Risk Horizon

From Open Risk Manual


Risk Horizon (T_H) denotes a future time point (period) that forms the focus of a Risk Analysis exercise or calculation. In the context of a Credit Network model, a risk horizon is any future timepoint at which the overall external and internal state and balance sheet is assessed by conditioning on the modeled forward states at that timepoint (and all prior points when non-Markovian behavior is modeled).


The analysis of residual liability risk expectations at the risk horizon enables the framework to support Going Concern Risk Capital analyses.

The choice of risk horizon is rather arbitrary. It tends to mirror the time-scale of processes and risk factors. Guidance for selecting the risk horizon is provided by the timescale over which the portfolio exhibits significant change. There are natural choices with respective pros and cons:

  • One year horizon aligned with i) the 12m period required for SICR evaluation and ii) the 1yr risk horizon embedded in advanced internal rating based models for Basel II/III Regulatory Capital. This choice requires that loss allowance and ECL is estimated for each scenario at the end of the year. Aligned with the annual Financial Accounts reporting cycle (helps managing the uncertainty around the next

reporting period)

  • Three to Five years risk horizon, aligned with the risk horizon of regulatory stress testing. Residual ECL at this longer risk horizon still needs to be estimated. The calculations at intermediate periods (e.g 1 yr, 2 yr) must grapple with the fact that at those points there is still uncertainty. One technique is the perfect foresight assumption. It amounts to equating forward expectations conditional to a scenario up to point t_1 to the outcomes of the single scenario continuation up to T_R. This choice ignores any impact of management actions over a long period (potentially unrealistic) and must make assumptions about portfolio replenishment for significant fractions of the portfolio (all assets with less than risk horizon maturity).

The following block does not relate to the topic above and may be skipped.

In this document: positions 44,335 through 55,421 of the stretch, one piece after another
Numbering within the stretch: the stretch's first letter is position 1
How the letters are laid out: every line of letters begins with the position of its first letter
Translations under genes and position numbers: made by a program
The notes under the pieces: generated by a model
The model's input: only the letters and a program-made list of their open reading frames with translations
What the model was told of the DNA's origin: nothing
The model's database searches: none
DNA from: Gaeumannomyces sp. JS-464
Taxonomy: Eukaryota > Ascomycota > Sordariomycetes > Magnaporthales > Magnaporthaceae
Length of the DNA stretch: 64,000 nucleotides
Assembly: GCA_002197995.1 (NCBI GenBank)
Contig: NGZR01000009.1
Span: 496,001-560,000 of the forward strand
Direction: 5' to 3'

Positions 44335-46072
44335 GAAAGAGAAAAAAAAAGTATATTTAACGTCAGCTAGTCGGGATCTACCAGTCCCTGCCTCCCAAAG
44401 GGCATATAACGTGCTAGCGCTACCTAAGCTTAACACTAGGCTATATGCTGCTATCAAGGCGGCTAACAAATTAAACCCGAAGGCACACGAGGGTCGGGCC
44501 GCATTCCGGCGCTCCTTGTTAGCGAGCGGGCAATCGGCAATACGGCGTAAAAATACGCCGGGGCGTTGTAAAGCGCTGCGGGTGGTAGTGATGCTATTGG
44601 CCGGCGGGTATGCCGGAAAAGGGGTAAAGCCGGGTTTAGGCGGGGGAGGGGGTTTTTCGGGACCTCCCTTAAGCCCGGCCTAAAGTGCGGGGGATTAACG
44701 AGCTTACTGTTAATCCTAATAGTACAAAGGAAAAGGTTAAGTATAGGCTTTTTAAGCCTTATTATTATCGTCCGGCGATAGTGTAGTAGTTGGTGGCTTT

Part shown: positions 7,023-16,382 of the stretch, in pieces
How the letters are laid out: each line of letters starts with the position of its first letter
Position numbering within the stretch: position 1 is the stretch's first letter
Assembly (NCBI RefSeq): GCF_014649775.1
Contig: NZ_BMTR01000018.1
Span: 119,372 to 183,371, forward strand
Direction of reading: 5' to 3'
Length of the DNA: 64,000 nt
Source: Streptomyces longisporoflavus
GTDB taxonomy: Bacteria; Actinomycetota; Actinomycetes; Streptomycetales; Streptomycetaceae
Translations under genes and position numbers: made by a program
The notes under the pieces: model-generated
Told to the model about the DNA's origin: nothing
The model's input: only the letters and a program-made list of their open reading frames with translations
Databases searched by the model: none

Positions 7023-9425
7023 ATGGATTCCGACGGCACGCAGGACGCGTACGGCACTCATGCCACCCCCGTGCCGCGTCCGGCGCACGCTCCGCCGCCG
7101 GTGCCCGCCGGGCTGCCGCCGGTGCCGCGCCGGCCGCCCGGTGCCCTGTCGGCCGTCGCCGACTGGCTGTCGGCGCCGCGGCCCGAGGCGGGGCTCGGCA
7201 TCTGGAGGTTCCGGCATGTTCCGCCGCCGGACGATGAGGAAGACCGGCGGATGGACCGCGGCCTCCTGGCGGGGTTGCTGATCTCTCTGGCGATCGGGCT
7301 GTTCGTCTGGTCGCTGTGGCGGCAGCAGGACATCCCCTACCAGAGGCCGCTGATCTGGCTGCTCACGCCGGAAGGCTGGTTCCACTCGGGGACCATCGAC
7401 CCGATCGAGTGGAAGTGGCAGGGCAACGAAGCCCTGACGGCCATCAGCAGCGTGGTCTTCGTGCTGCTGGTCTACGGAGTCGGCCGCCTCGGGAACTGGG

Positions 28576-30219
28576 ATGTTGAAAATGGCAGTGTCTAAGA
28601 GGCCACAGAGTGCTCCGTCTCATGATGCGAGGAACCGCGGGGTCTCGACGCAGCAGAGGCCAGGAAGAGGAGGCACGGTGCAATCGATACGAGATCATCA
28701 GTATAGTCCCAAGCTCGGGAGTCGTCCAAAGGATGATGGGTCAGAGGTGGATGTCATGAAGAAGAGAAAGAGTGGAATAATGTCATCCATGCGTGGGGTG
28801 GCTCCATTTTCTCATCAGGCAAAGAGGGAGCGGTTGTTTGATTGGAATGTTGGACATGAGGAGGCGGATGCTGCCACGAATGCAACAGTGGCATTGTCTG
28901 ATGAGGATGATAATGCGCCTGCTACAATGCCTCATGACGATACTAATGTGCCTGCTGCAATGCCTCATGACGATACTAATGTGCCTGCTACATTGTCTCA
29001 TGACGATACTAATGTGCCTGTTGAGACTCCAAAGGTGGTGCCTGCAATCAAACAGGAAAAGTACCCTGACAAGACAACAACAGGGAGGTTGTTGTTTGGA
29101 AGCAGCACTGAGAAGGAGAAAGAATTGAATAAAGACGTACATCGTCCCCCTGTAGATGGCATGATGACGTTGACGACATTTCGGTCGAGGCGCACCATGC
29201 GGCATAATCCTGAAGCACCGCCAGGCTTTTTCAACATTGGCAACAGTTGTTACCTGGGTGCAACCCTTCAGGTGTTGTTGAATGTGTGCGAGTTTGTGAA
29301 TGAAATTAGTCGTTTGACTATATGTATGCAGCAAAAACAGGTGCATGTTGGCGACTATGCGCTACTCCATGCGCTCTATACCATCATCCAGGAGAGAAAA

• Another option is "hold-to-maturity" of the portfolio. This is not conceptually fit for very long maturity portfolios as it further exacerbates the previous points

Issues and Challenges

  • When the risk horizon is less than the final horizon (T_M) there are residual risks that must be assessed at T_H. This can be done by a number of distinct approaches
    • Perfect Foresight Models: A single scenario for residual risk realization which may be the most likely scenario or a stressed scenario
    • Expectation Models: Multiple probability weighted scenarios for residual risk realization
  • The focus on a single risk horizon may be forcing simplified capture of phenomena occurring at different timescales
  • While multi-period risk frameworks have been proposed, they are more difficult to incorporate into risk management

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